Thinking about thinking has been a mild passion of mine for the past couple of years. It began when I had the opportunity to learn about Derek Cabrera's work with the Patterns of Thinking. I've written about it before and continue to think about it in planning and teaching.
One of the things Derek often talks about is the need to focus on the content we are teaching AND the way students are thinking about that content. It seems he is not alone in this sentiment:
Helping my students learn about their own thinking and reflect on it is one of my greatest goals as a teacher. Helping them think better, whether that means becoming a more critical consumer of information, asking questions as they observe the world, defending their own ideas, or trying different perspectives, is the greatest gift I can give them.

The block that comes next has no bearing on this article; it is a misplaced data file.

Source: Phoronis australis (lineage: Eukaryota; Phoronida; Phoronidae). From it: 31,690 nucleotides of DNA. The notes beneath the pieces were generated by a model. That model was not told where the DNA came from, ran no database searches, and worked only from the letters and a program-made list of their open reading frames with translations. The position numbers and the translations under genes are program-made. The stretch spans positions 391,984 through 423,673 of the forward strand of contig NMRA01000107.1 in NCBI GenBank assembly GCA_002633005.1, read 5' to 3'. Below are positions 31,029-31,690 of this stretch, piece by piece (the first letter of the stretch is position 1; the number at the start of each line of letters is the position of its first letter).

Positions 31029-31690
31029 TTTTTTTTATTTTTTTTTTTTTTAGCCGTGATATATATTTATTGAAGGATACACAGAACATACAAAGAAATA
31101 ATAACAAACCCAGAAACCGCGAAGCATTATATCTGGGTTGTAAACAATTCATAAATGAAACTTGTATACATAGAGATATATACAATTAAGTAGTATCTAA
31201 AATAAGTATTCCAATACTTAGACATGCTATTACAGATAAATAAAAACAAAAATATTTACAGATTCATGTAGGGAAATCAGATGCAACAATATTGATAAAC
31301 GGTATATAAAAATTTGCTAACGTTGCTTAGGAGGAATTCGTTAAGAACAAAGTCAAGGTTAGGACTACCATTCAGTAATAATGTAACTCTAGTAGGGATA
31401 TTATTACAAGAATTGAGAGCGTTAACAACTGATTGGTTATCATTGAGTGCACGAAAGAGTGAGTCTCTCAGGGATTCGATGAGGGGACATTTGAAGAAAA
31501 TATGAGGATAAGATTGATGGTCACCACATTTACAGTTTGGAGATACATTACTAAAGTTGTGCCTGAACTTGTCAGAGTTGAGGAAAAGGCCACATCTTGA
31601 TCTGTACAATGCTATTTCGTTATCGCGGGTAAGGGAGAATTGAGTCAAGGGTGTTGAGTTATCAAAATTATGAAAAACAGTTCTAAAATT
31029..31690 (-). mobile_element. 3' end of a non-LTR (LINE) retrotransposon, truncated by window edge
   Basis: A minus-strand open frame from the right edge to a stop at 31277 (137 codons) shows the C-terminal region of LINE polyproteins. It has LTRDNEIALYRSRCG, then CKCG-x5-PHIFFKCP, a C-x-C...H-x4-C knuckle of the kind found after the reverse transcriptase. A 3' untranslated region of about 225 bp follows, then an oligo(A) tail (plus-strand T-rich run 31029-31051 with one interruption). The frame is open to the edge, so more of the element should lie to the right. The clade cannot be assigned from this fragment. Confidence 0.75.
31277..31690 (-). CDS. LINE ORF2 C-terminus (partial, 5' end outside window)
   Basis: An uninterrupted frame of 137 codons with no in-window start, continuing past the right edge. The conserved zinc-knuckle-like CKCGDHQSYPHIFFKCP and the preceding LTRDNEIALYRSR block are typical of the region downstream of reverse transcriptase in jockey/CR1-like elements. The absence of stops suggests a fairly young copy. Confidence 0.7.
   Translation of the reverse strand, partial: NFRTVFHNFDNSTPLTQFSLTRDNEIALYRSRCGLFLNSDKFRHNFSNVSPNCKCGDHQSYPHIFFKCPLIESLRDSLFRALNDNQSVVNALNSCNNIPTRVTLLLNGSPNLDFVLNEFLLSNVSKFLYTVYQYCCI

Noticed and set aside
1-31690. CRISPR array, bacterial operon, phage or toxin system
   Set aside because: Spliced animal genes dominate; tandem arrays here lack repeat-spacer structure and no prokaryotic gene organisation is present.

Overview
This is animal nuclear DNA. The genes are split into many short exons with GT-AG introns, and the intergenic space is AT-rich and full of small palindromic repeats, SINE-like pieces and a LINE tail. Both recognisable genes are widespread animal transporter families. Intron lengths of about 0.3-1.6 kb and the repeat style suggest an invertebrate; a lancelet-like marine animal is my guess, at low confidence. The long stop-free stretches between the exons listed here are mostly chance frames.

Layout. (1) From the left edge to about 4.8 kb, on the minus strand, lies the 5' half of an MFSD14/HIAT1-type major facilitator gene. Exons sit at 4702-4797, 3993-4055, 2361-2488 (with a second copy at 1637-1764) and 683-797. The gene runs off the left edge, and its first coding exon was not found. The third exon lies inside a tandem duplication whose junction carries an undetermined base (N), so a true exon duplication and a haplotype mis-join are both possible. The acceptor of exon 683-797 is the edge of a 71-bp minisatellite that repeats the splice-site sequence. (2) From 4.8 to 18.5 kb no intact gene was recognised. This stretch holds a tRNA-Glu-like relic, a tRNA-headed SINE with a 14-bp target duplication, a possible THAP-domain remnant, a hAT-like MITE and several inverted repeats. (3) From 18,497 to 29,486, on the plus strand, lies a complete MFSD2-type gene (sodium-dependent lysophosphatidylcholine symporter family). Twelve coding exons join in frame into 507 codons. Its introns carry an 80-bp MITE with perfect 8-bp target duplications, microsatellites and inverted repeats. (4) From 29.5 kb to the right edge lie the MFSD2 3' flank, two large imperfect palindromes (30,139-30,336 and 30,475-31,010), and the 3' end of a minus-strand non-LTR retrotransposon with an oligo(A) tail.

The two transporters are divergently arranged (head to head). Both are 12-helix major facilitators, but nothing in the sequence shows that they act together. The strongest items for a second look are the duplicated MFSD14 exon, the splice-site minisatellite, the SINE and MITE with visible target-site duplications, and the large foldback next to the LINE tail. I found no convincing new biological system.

I came across this through Dot Physics, a blog written by physics professor Rhett Alain. I read (or at least skim) every post because of his fascination with the world around him, his willingness to ask any question and try to figure out the answer, and his fabulous writing. The physics goes way over my head.